Use this URL to cite or link to this record in EThOS:
Title: Status signalling in the western Greenfinch, Carduelis chloris.
Author: Eley, Caroline C.
ISNI:       0000 0001 3443 9992
Awarding Body: University of Sussex
Current Institution: University of Sussex
Date of Award: 1991
Availability of Full Text:
Access from EThOS:
Greenfinch plumage varies both between and within age and sex classes. This study looked at the possible causes and consequences of this variation in a colour-ringed population. Plumage colour was both repeatable and heritable. The function of colourful plumage in the breeding season was reviewed. Many aspects of the breeding biology of Greenfinches were studied and the effects of plumage on breeding success investigated. Brightly coloured birds seemed to have greater reproductive success than dull ones. Brightly coloured males were also more likely to ret urn to the study area in the following breeding season. Greenfinches are usually regarded as monogamous, but I found that over 25% of nests involved polygamy. Polygyny, polyandry and possible cases of polygynandry were recorded, but polygyny was the most common of the three. It was demonstrated that the experimental provision of food influenced the occurrence of polygyny. The literature generally considers polygyny to be bad for females, however in Greenfinches polygynous pairs were as successful at producing independent offspring as monogamous pairs. Polygynous birds recruited more offspring into the local population than monogamous birds, although this may reflect differences in dispersal. Since polygynous males were bright and had better survival and since colour was found to be heritable, females may have been choosing males for their good genes. If colour is an honest signal, there must be some cost preventing dull birds from becoming bright. Bright Greenfinches were more likely to be killed by Sparrowhawks during the summer than dull Greenfinches and they were also more likely to be injured. In comparison, dull birds were more likely to be killed by Tawny Owls in the winter. Whether Greenfinch plumage variation acted as a "badge of status" over the winter was investigated. The brighter a Greenfinch's plumage the more likely it was to win confrontations at a bird table in the winter, regardless of food type (contra Maynard Smith & Harper 1988). So what influenced a Greenfinch's plumage? Birds with damaged feathers only regrew bright plumage if they were in good body condition. Birds with low fat stores regrew paler feathers after damage, which is possibly related to the fact that the carotenoid pigment is stored in fat. Therefore, it is possible that after the breeding season good quality nales recovered faster, put on more fat and acquired brighter plumage in the moult. Plumage variation in the House Sparrow was also investigated. In hand estimates of bib size were correlated with spectrophotometric estimates of melanin content. Bib size was not related to organ size. The results of this study are compared with the literature on status signalling . It is argued that badges are handicaps i.e. uncheatable signals of individual quality, rather than being arbitrary signals or signalling Resource Holding Potential.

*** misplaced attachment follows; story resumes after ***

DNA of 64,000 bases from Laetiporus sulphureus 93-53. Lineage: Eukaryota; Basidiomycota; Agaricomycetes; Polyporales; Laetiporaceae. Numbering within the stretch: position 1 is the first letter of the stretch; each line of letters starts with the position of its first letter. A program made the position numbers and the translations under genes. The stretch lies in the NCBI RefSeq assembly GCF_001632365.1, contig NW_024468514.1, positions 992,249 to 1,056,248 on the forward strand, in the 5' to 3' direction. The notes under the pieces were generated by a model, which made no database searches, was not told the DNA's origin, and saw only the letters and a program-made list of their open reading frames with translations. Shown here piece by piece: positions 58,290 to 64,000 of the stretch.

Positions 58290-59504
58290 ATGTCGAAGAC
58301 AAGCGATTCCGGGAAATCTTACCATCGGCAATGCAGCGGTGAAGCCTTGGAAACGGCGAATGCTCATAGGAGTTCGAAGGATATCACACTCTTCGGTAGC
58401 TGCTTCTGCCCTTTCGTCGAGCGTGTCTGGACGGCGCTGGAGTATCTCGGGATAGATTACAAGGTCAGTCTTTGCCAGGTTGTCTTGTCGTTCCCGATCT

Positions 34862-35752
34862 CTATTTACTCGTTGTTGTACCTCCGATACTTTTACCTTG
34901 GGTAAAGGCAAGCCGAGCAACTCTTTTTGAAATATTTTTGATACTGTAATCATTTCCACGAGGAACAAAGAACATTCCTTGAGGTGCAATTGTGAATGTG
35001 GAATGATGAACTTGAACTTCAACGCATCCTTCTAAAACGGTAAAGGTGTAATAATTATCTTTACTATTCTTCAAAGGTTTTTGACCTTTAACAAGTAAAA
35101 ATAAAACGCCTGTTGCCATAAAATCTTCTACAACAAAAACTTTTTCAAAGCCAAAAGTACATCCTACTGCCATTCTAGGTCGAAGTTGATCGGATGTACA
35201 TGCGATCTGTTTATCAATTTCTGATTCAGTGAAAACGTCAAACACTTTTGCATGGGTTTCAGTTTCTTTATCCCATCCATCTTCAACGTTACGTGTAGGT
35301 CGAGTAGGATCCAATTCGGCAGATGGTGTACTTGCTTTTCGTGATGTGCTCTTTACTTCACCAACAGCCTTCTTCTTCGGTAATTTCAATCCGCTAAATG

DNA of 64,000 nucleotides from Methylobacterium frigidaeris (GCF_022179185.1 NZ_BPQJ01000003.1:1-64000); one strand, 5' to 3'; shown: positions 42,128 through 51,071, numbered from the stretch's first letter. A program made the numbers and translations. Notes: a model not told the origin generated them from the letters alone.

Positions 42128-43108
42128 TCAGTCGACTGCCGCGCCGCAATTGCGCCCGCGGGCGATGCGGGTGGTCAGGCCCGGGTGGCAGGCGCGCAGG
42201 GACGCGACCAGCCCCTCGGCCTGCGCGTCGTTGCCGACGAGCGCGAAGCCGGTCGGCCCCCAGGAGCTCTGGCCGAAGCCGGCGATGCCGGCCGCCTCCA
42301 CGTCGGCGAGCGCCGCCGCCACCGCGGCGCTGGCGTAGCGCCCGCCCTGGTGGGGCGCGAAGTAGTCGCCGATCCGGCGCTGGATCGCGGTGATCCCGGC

Supervisor: Not available Sponsor: Not available
Qualification Name: Thesis (Ph.D.) Qualification Level: Doctoral
EThOS ID:  DOI: Not available
Keywords: Greenfinch plumage colour